Fab10 Barcelona

 

Autodesk was pleased to be a primary sponsor and an award giver for the inaugural Fab Awards, at the 10th annual Fab Lab Conference in Barcelona, Spain. According to their website, "FAB10Barcelona is a one week series of events focused on open and accessible technologies that will change the world. It gathers the Fab Lab Network and the citizens of Barcelona to make it a FAB City." 

Competition was fierce with over 100 excellent submissions from dozens of countries!  Most projects included their source files, so you can even make them yourself: https://www.fab10.org/en/awards

Below you can see all of the winners:

Sénamé Koffi and his team of architects & engineers from Lomé, Togo. After buying a 3D printer for their new makerspace WoeLab, they looked around and realized they already had the parts to build their next 3D printing machine.

Every year, 515 tons of broken gadgets get shipped to West Africa, where young workers burn the equipment to salvage materials like gold and copper in a dangerously toxic environment. But there’s a lot of craft and engineering that goes into electronic components, all of which is wasted when things gets melted down for scrap.  WoeLab manager Dodji Honou says the members of WoeLab asked themselves, “how can we create something of our own using what we have around us?”

Using the frame of an old desktop computer, iron rails from discarded printers, and one new Arduino board, WoeLab member Afate Gnikou invented the W.Afate 3D printer—which won First Place in the Fab Awards.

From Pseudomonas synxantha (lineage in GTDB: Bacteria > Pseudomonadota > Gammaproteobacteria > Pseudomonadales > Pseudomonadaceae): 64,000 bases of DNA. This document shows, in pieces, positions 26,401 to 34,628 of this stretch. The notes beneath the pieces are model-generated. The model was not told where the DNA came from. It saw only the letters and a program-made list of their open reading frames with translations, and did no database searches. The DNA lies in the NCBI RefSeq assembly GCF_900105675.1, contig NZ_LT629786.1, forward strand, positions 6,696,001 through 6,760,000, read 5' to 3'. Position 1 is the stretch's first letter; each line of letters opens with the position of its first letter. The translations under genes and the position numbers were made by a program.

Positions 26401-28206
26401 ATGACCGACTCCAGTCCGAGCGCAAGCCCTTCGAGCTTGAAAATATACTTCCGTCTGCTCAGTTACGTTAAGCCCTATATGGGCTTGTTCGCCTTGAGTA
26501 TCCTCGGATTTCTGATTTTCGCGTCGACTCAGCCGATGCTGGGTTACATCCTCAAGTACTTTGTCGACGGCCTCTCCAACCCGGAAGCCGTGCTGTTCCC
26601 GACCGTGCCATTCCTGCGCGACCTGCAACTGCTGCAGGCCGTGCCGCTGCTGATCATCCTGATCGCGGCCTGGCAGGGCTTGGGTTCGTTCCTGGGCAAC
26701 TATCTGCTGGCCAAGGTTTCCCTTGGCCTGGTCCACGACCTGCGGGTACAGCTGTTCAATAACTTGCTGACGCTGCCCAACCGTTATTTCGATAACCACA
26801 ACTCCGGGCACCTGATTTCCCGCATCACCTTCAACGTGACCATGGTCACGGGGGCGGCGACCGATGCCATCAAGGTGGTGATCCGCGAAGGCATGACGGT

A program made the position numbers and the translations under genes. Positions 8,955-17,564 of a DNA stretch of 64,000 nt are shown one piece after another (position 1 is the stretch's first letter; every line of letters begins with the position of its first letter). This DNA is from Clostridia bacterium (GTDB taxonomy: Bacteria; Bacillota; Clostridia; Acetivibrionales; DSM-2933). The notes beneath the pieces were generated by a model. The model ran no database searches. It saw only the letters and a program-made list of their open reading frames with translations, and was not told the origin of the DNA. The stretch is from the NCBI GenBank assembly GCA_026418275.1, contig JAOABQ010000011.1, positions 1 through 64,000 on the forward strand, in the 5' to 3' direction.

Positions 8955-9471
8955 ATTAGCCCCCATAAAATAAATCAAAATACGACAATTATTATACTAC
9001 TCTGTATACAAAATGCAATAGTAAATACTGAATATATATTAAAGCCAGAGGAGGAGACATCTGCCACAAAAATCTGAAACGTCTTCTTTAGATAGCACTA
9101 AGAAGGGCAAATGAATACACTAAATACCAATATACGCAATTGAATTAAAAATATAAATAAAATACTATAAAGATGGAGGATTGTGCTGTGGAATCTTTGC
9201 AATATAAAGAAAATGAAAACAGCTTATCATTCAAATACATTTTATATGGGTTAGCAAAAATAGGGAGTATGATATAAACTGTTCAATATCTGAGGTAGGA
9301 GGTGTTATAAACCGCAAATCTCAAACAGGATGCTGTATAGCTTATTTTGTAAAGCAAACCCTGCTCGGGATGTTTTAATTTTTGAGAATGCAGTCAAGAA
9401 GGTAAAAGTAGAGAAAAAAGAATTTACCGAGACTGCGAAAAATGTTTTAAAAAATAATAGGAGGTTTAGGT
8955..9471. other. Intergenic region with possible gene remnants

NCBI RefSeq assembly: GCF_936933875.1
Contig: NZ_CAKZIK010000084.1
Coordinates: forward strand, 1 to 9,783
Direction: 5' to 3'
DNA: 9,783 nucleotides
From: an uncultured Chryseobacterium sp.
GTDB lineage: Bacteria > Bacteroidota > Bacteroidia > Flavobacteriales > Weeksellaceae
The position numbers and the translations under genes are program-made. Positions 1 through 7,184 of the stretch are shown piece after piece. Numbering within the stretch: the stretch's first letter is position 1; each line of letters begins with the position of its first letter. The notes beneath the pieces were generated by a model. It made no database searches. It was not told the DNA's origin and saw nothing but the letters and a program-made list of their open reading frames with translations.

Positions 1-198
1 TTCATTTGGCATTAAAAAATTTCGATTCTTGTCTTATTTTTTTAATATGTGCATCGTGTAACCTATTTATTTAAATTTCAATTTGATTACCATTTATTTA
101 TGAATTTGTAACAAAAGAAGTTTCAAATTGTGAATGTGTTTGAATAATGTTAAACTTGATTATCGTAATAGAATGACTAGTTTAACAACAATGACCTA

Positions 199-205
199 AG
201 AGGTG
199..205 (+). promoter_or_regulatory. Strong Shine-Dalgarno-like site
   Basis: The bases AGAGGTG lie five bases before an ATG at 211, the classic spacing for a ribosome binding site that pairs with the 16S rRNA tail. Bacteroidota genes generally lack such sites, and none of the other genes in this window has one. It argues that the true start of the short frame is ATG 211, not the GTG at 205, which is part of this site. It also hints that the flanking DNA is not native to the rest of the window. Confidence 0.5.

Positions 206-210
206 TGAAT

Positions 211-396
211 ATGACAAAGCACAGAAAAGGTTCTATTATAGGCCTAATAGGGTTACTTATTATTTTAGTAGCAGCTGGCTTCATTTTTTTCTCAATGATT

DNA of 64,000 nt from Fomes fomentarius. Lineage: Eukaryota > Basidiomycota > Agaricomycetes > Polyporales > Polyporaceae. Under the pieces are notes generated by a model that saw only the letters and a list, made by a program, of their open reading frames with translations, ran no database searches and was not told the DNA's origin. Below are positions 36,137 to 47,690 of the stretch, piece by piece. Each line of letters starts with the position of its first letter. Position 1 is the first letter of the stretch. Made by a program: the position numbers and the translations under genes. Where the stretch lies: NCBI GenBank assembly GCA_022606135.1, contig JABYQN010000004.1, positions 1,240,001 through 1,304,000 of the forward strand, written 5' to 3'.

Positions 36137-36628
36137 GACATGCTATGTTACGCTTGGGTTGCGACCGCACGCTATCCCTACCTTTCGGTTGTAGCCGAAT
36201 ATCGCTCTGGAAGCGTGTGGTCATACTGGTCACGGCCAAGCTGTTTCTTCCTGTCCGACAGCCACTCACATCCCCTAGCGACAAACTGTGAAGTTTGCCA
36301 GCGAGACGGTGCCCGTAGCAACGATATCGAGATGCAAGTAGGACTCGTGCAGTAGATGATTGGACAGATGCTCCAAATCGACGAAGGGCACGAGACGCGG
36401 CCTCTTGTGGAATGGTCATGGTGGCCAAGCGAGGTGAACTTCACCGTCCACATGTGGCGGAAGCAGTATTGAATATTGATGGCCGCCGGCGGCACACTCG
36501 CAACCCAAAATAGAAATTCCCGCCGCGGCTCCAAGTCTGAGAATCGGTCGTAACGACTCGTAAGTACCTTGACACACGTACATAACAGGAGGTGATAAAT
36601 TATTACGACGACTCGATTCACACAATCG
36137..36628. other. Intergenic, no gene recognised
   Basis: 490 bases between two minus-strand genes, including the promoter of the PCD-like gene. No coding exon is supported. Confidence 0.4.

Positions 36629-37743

“With an old thing and a good idea,” says Honou, “you can make a solution.”

 

Second prize went to another new idea inspired by old electronics: the Ag Inkjet Circuit (AgIC) was developed by Yoshihiro Kawahara from the University of Tokyo, in collaboration with Microsoft Research Cambridge and Georgia Institute of Technology. "Ag" is the chemical symbol for silver, and this brilliant invention uses conductive silver ink to turn ordinary inkjet printers into circuit board manufacturers. To quote the AgIC website: “Say goodbye to breadboard.”

 

In third place we have the 3D Printed Prosthetics initiative at Fab Lab San Diego in California, USA, with Katie Rast presenting their innovative Gladius prosthetic leg design and their initiative to support 3D-printed hands.  Most prosthetic legs are specialized in their use so people require multiple prosthetics for different activities, but this new design provides an all-in-one solution for running or walking on different terrains.

3D printed prosthetics have an advantage over traditional designs because they are a fraction of the cost and they can easily be tailor-made. Initiatives like Fab Lab San Diego and eNABLE connect 3D printers to people who need prosthetic hands, while providing simple software for customizing hands to fit their users.

 

 

Autodesk had an award to present, and it went to the Waag Society’s inventive and customizable low-cost prosthesis. This prosthetic leg is a collaboration between Dutch and Indonesian designers, using locally-available materials like pineapple tree fibers and bamboo, a realistic alternative for people without access to MRI's and industrialized technology.

 

A popular vote awarded FabPonics from Puerto Rico the Audience Choice Prize. Their clever aquaponics design brings urban farming to the Caribbean, and uses digital fabrication to easily manufacture systems for incorporating fish tanks and water filtration into small farming modules.